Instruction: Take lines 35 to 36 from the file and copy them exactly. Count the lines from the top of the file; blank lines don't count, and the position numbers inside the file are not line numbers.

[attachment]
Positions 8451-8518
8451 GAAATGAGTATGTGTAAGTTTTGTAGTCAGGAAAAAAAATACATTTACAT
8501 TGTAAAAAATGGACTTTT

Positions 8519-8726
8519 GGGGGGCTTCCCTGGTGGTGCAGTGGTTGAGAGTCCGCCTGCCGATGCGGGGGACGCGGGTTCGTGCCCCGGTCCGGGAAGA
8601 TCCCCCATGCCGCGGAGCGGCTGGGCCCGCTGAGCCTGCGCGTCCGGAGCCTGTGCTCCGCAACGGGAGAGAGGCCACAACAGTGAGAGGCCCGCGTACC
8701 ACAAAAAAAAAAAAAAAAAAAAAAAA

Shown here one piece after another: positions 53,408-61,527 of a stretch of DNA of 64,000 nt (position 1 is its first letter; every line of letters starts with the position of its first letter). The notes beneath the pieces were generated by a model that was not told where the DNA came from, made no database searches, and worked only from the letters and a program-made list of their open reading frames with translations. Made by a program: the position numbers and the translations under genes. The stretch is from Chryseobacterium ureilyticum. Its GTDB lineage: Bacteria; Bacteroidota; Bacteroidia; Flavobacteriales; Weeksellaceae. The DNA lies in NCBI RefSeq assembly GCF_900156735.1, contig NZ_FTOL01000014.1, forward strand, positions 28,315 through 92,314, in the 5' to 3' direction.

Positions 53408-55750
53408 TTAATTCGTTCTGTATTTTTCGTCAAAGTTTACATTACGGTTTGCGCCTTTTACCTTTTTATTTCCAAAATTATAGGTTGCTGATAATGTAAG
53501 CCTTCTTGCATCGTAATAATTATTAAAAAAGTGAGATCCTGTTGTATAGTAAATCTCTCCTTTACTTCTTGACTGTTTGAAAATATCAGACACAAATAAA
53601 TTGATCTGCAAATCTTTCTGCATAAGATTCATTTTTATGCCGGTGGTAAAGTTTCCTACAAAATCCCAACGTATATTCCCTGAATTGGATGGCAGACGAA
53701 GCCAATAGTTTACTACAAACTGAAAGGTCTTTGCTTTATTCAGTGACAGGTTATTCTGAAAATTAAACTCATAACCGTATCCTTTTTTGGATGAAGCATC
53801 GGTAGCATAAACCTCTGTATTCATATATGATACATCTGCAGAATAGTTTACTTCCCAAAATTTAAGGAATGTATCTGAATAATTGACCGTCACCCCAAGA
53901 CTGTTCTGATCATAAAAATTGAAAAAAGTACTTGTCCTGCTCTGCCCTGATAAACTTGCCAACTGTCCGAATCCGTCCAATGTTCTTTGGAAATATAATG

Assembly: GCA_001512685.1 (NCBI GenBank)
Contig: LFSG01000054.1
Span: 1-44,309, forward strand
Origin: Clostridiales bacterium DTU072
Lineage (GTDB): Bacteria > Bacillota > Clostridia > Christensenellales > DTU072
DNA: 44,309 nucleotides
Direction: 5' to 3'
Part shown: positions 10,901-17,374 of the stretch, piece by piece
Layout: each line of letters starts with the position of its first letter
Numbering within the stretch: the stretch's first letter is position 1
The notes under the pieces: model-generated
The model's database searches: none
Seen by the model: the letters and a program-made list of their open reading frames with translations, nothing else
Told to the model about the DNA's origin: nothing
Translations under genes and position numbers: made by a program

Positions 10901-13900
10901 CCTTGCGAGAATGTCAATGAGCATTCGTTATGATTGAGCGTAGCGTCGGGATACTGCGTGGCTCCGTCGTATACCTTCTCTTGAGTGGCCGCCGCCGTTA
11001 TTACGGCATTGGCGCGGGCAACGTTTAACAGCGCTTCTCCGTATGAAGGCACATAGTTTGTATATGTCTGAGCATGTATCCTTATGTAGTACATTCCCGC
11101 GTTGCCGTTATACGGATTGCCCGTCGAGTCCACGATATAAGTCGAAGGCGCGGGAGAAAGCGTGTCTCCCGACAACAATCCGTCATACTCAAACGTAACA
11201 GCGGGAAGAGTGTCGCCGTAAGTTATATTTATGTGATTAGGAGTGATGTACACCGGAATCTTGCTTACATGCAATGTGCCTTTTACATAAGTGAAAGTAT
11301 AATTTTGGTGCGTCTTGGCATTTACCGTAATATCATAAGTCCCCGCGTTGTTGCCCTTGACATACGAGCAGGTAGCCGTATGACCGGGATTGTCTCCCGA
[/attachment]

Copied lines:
11201 GCGGGAAGAGTGTCGCCGTAAGTTATATTTATGTGATTAGGAGTGATGTACACCGGAATCTTGCTTACATGCAATGTGCCTTTTACATAAGTGAAAGTAT
11301 AATTTTGGTGCGTCTTGGCATTTACCGTAATATCATAAGTCCCCGCGTTGTTGCCCTTGACATACGAGCAGGTAGCCGTATGACCGGGATTGTCTCCCGA